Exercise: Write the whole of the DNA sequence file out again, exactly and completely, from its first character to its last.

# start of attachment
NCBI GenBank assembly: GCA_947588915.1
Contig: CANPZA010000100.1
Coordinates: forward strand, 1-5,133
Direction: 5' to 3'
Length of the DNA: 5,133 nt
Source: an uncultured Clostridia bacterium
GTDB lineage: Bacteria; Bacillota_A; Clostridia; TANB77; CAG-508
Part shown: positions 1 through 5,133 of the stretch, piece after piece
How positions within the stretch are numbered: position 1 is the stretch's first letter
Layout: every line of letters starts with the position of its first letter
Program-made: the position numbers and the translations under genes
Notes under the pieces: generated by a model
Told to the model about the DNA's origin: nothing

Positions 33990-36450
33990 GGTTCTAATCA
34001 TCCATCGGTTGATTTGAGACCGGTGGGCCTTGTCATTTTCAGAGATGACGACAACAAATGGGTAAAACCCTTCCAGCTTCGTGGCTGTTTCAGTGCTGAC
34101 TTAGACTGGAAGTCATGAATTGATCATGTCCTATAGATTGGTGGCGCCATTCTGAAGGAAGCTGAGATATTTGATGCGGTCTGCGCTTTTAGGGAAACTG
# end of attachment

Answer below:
NCBI GenBank assembly: GCA_947588915.1
Contig: CANPZA010000100.1
Coordinates: forward strand, 1-5,133
Direction: 5' to 3'
Length of the DNA: 5,133 nt
Source: an uncultured Clostridia bacterium
GTDB lineage: Bacteria; Bacillota_A; Clostridia; TANB77; CAG-508
Part shown: positions 1 through 5,133 of the stretch, piece after piece
How positions within the stretch are numbered: position 1 is the stretch's first letter
Layout: every line of letters starts with the position of its first letter
Program-made: the position numbers and the translations under genes
Notes under the pieces: generated by a model
Told to the model about the DNA's origin: nothing

Positions 33990-36450
33990 GGTTCTAATCA
34001 TCCATCGGTTGATTTGAGACCGGTGGGCCTTGTCATTTTCAGAGATGACGACAACAAATGGGTAAAACCCTTCCAGCTTCGTGGCTGTTTCAGTGCTGAC
34101 TTAGACTGGAAGTCATGAATTGATCATGTCCTATAGATTGGTGGCGCCATTCTGAAGGAAGCTGAGATATTTGATGCGGTCTGCGCTTTTAGGGAAACTG